In 2008, Matt Harding, one of the greatest goodwill ambassadors of all time, in my opinion, posted a video of him dancing – “dancing badly” in his words – with people all around the world. In 14 months, he danced with children and adults of every color and nationality, indigenous peoples, even a whale, (and occasionally alone) in 42 countries.

In the face of so much sadness in our world, the memory of Matt Harding somehow returned to me. I cannot watch this without tears running down my face, because of the sheer joy of so many people happily sharing a simple love of dancing. Here’s 2008’s dance. Please watch full screen or theater mode, for even those not dancing are great to watch.

In 2012, he posted another world tour, this time dancing across the U.S., Europe, and beyond, even on the USS Abraham Lincoln in the Pacific Ocean. But he’s also in Syria, Afghanistan, North Korea, China, Russia, Rwanda, Iraq – countries where you might not expect him to be. And it’s all the same – people dancing with such joy. It does make you wonder why we stumble so as a human race, when this is all people want – to be happy.

So please take a minute and put a smile on your face (happy tears permitted!), maybe even get up and dance.

If you want to learn more, visit Where the Hell Is Matt? (later changed to Where the Heck Is Matt?). Can we please have more goodwill ambassadors like Matt Harding?

I started taking classes in the writing and illustrating of children’s books many years ago. Actually it was about four years after I graduated from my alma mater, Pratt, where I had also taken advance coursework in art therapy. Not sure how it came to my attention, but suddenly I was at the New School in the evenings, studying with the very well-known author and illustrator, Uri Shulevitz.

I was greatly encouraged by him, and he even sent me to some publishers, my little picture book dummy in hand, (something that would never happen today). I was so young back then, and couldn’t really grasp what it would mean to be a published author and illustrator. As a result, my life took a different path, but it has looped back to where I am now and where I am supposed to be.

Where Do Butterflies Go at Night? is my debut picture book – you’ve seen the cover in the previous post. I have a young, growing, and progressive publisher in Ethicool Books who cares about the issues that matter in the world, and who cares about their authors. They recently did an author’s interview with me, and posted it on their website. I am both honored and deeply grateful that they wrote about me in such a beautiful light, and see in me the woman who also cares about these issues.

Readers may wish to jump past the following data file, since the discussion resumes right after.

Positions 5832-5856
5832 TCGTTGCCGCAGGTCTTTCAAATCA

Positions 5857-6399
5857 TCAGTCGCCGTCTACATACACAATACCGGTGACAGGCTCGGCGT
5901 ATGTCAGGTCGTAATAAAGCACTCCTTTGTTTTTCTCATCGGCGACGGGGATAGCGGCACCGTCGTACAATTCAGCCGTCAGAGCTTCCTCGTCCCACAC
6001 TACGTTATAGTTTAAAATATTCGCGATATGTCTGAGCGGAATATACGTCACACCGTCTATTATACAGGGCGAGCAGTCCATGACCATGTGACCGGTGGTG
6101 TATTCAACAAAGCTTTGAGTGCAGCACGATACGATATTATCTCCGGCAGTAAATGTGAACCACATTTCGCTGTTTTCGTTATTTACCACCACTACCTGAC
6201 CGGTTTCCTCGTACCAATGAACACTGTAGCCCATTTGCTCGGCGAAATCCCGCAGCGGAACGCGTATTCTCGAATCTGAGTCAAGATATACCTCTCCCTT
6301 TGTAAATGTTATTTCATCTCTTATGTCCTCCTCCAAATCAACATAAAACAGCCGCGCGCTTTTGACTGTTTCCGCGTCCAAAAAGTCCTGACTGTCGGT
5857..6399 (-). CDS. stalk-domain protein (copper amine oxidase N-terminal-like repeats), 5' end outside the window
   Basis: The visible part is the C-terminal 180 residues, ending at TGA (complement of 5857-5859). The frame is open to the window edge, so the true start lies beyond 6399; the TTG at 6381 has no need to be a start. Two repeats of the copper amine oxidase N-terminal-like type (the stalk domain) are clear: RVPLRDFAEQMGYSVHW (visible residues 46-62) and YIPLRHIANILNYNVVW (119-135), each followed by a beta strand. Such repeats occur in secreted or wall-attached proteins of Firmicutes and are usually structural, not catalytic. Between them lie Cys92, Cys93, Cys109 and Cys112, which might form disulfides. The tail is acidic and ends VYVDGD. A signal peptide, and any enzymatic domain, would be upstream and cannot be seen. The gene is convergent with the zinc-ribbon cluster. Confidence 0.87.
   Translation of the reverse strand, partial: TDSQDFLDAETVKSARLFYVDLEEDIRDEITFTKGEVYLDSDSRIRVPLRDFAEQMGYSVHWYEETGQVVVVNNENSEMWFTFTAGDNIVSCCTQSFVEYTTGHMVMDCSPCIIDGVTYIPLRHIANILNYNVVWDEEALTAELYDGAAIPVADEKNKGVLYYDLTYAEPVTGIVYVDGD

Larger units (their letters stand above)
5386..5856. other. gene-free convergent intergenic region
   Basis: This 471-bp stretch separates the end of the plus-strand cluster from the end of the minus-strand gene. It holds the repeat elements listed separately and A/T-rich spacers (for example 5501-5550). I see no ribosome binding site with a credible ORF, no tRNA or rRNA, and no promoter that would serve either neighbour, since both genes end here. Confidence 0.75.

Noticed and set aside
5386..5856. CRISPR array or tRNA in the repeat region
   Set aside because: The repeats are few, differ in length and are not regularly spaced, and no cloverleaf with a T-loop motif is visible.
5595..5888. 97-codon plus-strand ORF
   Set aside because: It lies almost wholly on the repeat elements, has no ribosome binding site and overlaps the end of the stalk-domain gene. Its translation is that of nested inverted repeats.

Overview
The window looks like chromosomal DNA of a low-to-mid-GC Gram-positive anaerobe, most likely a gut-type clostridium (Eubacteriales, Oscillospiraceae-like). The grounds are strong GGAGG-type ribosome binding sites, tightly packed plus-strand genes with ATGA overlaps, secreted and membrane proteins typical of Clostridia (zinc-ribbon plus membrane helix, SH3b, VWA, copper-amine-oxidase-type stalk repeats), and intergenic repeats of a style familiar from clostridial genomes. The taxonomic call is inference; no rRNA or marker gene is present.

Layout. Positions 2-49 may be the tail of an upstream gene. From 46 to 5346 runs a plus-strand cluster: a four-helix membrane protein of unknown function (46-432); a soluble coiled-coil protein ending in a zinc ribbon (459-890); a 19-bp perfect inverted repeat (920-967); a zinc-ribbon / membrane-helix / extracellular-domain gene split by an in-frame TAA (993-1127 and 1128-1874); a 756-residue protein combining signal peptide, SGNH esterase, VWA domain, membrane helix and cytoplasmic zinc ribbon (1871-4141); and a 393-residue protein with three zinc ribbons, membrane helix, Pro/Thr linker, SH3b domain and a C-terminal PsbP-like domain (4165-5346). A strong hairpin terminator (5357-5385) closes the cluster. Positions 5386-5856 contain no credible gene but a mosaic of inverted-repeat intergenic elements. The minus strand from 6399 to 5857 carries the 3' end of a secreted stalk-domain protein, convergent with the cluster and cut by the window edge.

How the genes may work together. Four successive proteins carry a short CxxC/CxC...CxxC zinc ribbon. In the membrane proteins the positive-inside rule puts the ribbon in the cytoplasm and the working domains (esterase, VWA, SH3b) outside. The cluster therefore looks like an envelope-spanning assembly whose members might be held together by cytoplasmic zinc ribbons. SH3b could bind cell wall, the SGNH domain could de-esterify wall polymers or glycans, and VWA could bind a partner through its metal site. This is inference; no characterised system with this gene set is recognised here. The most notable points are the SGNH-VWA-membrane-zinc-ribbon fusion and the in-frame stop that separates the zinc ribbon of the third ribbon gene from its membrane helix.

You can find the interview here. Thanks for reading and sharing my journey.

My publication date has now been moved forward to June 22, but Butterflies is available to pre-order on bookshop.org, Amazon and Barnes & Noble now.

Pictured here is our final cover for Where Do Butterflies Go at Night?, published by Ethicool Books.

I am pleased to announce that our latest/updated release date is mid-June, 2022, and it is available for pre-order now on Bookshop which supports Indie bookstores, Barnes & Noble, and Amazon.

I’ll soon be meeting with one of the owners of a local bookshop to discuss my launch! Stay tuned ..

I actually like the idea that Valentine’s is a season rather than just a day. Why not celebrate and share love all year `round? Maybe a wee bit more on the designated day?

To that end, I offer my most recent valentine … two adorable French Bulldog pups who would like nothing better than to be sent out to the world, carrying a smile from your heart to another.

It could really be anyone – grandkids, teachers, partners, school buddies. Remember, there is always someone out there who would love to hear from you. Why not send them a card and say hello?

Find this sweet card, available in a pack of eight, in my Etsy shop!

Maybe not so surprisingly, there have been lots of studies done on journaling and why it’s effective. As journaling has been a longtime habit of mine, I can attest to the fact that it is a helpful practice benefiting both mind and spirit, just as these studies have shown.

If you think back to your childhood, you may have kept a diary. It had a lock and a key to keep prying siblings and/or parents out. It was where we recorded our most private thoughts and dreams, and we often addressed it as if it were our most conspiratorial listener, “Dear Diary …”

Journaling is pretty much an extension of that, a repository for all that’s on our minds, and what we can best share with no one else’s input and commentary. Julia Cameron (“The Artist’s Way”) sees it as a “morning dump”, recommending three pages daily, to get all the troublesome thoughts in our head out and onto the paper so we can leave them behind and start a new day. But you can be totally flexible as to the time, amount, and what you write on or with.

Studies have shown that journaling reduces stress, provides a cathartic experience, and literally, boosts the immune system! And without a medication in sight. Your journal is a place to release emotions, whine, complain, rage, melt into tears, and know that it’s all safely there on the pages.